[799] The exaction of this Temple tribute usually took place on the 15th day of the month Adar. And, in accordance with this, the length (interval) of time admirably corresponds to the events and journeys, as frequently recorded, from the feast of dedication, John 10:22, up to this place, and further in continuation up to the Sabbath, of which we have the mention in John 12:1. Both the Sabbaths noticed, Luke 13:10; Luke 14:1, occupy the middle portion in that time; and the raising of Lazurus took place a few days before the solemn and triumphant entry of our Lord.—Harm., p. 380.Verses 24-27. - The coin in the fish's mouth. This is one of the three miracles of our Lord which are peculiar to this Gospel St. Matthew seems to concern himself particularly with matters which present Jesus as King-Messiah; and this occurrence was in his view specially notable, as herein Christ claimed for himself a royal position - Son in his Father's house. Verse 24. - Capernaum. Once more before the final scene he visited the spot so dear to his human heart - "his own city." They that received tribute money (οἱ τὰ δίδραχμα λαμβάνοντες). This is an unfortunate rendering, as it may be taken to countenance an erroneous view of the demanded impost, found in many ancient and some modern commentaries, which vitiates their whole interpretation. According to this opinion, the tribute was a civil payment, like the denarius of Matthew 22:19, levied by the Roman government, or a capitation tax imposed by Herod, the Tetrarch of Galilee (of which tax, however, we have no historical proof). That this is a misunderstanding is plain from many considerations. In the first place, the collectors are not τελῶναι, publicans, but quite another set of people, called they that received the didrachmas. Again, the officers of government would not have made their demand mildly in an interrogative form, "Doth not your Master," etc.? but would have exhibited that violent and offensive behaviour which made them so hated among the Jews. The political tax is never termed didrachma, but always census, as in Matthew 22:17, 19; nor could Jesus have given the answer which is reported below, if the tax had been one levied in the interest of any earthly monarch, be it Caesar or Herod. The didrachma is a term denoting a well known rate, concerning which we have full information from many sources - biblical, Talmudic, and traditional. The didrachma was a silver coin equal to two Attic drachms, or, in Jewish money, to one half shekel of the sanctuary - something under our florin in weight. It was the amount of an ecclesiastical rate levied for religious purposes. Originally (Exodus 30:13, etc.) exacted as an acknowledgment and a thank offering, a ransom, as it were, for the lives rescued from Egypt, it had been used in the wilderness in providing the framework of the tabernacle and the ornamentation of its pillars. Based on this practice arose a custom that every male Israelite of twenty years old and upwards should annually contribute to the temple treasury the sum of a half shekel. Dr. Edersheim reckons the tribute in our Lord's time to have been equivalent to £75,000 per annum. The money was stored in the temple treasury, and was expended partly in the purchase of the daily sacrifices, victims, incense, etc., in the payment of rabbis and other officials connected with the temple, in maintaining the efficiency of the water supply, and in keeping in repair the vast and magnificent buildings in the temple area. After all this outlay, there was always a large sum in hand, which proved a strong temptation to the greed of conquerors, and the sacred coffers were often plundered; and even after many previous spoliations, we read that Crassus ( B.C. 54) carried off no less than two and a half millions sterling. The tax was due by the twenty-fifth of the month Adar (equivalent to February March), and the collectors who were appointed to or took upon themselves the office, opened stalls in; every country town for the reception of the money. For many centuries the rate was of a voluntary nature, considered, indeed, a religious duty, and to be evaded by no one, Pharisee or Sadducee, who wished to be regarded as an orthodox believer, but its payment had not been secured by any legal process. Lately, indeed, the penalty of distraint had been enacted in order to obtain the tax from defaulters; but it is doubtful whether this was generally enforced. Possibly the appointed day had now arrived, and the collectors thought right to stir in the matter. Came to Peter. They applied to Peter instead of directly to Christ, perhaps out of respect for the latter, and from a certain awe with which he inspired them. Besides, Peter was their fellow townsman, and they doubtless knew him well His natural impulsiveness might have induced him to answer the call. It may also have been his own house, the other eleven being apparently staying with other friends, and Jesus with him ("me and thee," ver. 27). We may suppose that Jesus had complied with the demand on former occasions, when sojourning in his Galilaean home, so that the present application was only natural. Doth not your Master (o( Dida/skalo u(mw = n, your Teacher) pay tribute (the didrachma)? Perhaps the form of the question might be better rendered, "Your Teacher pays the two drachms, does he not?" The pronoun "your" is plural, because they recognized that Jesus was at the head of a band of disciples, who would be influenced by his example. We may in this inquiry see other motives besides the obvious one. If Jesus paid the rate now without question, he would prove that he was nothing more than an ordinary Jew, with no claim to a higher origin or a Divine mission. Though not a priest or Levite, Jesus might have claimed exemption as a recognized rabbi, and the collectors may have desired to ascertain whether he would do this. There was, too, at this time a sect which, in its furious patriotism, refused to contribute aught to the temple so long as the holy city was profaned by the presence of the heathen. Did Christ belong to this body? And would he carry out their programme? If from any cause he declined the contribution, this abstention would give a handle to those who were not prepared to endorse his claims: the breach of such a generally recognized obligation would raise a prejudice against him, and weaken the effect of his acts and teaching. Some such motives may have contributed to inspire the question now asked. They that received tribute-money (οἱ τὰ δίδαχμα λαμβάνοντες)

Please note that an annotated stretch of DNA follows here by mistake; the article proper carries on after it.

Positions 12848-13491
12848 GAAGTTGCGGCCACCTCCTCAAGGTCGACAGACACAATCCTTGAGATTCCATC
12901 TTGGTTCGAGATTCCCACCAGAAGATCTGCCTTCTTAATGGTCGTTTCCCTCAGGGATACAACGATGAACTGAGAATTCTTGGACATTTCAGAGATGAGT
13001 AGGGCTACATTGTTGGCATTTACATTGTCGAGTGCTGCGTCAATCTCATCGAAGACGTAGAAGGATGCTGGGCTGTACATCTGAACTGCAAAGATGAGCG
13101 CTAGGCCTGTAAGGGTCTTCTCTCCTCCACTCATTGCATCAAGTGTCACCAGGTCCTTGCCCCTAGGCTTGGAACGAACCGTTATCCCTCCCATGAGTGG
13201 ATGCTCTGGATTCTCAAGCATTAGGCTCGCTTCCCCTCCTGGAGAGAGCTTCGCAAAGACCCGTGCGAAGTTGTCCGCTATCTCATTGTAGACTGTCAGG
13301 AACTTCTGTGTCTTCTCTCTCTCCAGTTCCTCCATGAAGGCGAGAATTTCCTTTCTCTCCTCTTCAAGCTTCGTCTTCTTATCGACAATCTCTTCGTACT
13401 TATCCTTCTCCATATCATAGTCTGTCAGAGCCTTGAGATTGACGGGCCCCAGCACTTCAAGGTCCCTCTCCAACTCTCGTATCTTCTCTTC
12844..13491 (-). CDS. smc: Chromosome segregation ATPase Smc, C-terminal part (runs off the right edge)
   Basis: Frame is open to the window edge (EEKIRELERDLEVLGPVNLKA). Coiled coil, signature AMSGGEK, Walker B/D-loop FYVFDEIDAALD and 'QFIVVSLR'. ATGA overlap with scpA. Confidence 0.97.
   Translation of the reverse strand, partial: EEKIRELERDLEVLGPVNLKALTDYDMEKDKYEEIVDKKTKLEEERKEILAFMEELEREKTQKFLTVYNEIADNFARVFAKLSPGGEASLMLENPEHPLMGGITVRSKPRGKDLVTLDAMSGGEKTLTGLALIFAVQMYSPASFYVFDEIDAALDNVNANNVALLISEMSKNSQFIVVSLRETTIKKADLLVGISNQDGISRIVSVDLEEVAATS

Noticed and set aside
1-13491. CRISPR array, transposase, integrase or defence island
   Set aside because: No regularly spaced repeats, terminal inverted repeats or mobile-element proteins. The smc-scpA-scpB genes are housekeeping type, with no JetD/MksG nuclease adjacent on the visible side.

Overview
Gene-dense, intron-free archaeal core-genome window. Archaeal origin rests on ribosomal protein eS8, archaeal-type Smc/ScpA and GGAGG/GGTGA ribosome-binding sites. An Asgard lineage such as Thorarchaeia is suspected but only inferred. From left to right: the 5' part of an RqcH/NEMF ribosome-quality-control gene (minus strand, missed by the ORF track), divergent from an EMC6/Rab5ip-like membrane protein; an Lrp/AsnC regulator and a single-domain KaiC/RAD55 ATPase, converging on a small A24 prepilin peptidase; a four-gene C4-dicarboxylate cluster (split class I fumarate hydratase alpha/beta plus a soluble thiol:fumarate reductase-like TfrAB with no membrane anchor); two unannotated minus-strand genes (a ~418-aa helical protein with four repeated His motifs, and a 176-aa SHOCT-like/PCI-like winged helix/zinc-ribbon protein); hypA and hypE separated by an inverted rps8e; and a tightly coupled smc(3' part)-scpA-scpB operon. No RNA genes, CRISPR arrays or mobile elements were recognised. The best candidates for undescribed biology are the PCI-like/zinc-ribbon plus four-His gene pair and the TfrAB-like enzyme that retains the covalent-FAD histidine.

Rev., They that received the half-shekel. Every male Israelite of age, including proselytes and manumitted Jews, was expected to pay annually for the temple-service a half-shekel or didrachm, about thirty-five cents. This must be paid in the ancient money of Israel, the regular half-shekel of the treasury; and the money-changers, therefore, were in demand to change the current into the temple coin, which they did at a rate of discount fixed by law, between four and five cents on every half-shekel. The annual revenue to the money-changers from this source has been estimated at nearly forty-five thousand dollars; a very large sum in a country where a laborer received less than twenty cents for a day's work, and where the good Samaritan left about thirty-three cents at the inn for the keeping of the wounded man. Jesus attacked a very powerful interest when he overthrew the tables of the money-changers.